In February 2009, ABC News was first to report on the 10 letters from constituents that the president is given each day.
Culled from the thousands the White House Correspondence Office receives each day from Americans who have taken the time to sit down and write to their president,” the letters “help him focus on the real problems people are facing,” said then-senior adviser David Axelrod.
Some of these, maybe two or three each day, the President responds to in his own hand.
Then-White House press secretary Robert Gibbs told us that before two different economic speeches, the President “pulled letters he has gotten and distributed them to staff, to understand what people were going through.”
The White House is now cooperating with a book about those letters, written by the Washington Post’s Eli Saslow, who says that sometimes the president has written a check to help his correspondents. “A few times during his presidency, Obama admitted, he had written a personal check or made a phone call on the writer’s behalf, believing that it was his only way to ensure a fast result,” Saslow wrote in the Post.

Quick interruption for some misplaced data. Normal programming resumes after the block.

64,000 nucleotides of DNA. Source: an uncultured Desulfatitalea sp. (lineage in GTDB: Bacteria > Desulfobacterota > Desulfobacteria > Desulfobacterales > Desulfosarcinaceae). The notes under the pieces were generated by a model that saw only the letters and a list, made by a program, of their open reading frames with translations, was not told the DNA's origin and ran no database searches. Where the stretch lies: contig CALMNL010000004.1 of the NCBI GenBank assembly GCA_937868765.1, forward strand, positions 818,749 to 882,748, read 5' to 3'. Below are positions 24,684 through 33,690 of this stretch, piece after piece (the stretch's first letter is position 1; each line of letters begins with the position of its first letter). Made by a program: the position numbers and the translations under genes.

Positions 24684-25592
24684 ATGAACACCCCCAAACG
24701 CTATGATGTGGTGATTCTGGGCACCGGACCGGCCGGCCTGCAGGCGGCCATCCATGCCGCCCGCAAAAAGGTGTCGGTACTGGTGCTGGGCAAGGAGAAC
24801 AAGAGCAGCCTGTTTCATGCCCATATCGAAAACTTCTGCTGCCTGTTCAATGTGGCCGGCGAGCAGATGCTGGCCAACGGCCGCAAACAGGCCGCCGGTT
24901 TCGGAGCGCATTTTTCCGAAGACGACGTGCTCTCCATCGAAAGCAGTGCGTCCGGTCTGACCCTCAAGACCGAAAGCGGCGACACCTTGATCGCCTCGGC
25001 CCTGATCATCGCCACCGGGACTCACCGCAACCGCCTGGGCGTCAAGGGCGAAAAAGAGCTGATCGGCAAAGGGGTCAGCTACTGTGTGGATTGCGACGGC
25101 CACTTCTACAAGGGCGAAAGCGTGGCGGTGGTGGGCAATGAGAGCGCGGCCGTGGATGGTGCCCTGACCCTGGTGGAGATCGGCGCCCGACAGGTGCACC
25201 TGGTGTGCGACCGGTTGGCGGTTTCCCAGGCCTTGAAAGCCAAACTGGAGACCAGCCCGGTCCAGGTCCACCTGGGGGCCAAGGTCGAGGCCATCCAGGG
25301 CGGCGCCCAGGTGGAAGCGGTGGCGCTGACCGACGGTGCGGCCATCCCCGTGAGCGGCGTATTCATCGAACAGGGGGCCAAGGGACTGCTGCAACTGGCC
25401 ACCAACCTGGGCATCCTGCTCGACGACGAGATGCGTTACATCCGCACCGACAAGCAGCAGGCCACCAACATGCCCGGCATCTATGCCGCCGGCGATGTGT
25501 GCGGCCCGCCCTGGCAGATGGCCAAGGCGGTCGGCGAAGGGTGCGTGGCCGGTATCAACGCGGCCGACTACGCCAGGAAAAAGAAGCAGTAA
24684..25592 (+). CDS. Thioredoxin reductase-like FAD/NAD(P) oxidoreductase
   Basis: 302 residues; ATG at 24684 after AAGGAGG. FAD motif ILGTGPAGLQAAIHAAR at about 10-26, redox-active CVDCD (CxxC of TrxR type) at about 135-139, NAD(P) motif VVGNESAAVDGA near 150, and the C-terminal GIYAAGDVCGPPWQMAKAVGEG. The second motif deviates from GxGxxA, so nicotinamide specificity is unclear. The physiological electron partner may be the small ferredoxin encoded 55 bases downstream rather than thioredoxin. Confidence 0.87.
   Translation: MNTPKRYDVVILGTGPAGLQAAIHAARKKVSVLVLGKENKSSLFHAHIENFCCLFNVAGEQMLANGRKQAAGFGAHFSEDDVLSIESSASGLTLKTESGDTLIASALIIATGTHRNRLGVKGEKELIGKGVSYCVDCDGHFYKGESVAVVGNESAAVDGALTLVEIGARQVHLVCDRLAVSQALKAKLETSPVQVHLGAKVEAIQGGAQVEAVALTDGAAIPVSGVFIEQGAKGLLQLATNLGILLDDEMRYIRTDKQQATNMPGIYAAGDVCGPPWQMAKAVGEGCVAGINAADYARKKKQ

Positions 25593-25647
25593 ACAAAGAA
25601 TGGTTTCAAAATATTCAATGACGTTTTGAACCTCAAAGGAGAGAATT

“It’s not something I should advertise, but it has happened,” the president told Saslow. “Some of these letters you read and you say, ‘Gosh, I really want to help this person, and I may not have the tools to help them right now. And then you start thinking about the fact that for every one person that wrote describing their story, there might be another hundred thousand going through the same thing. So there are times when I’m reading the letters and I feel pained that I can’t do more, faster, to make a difference in their lives.”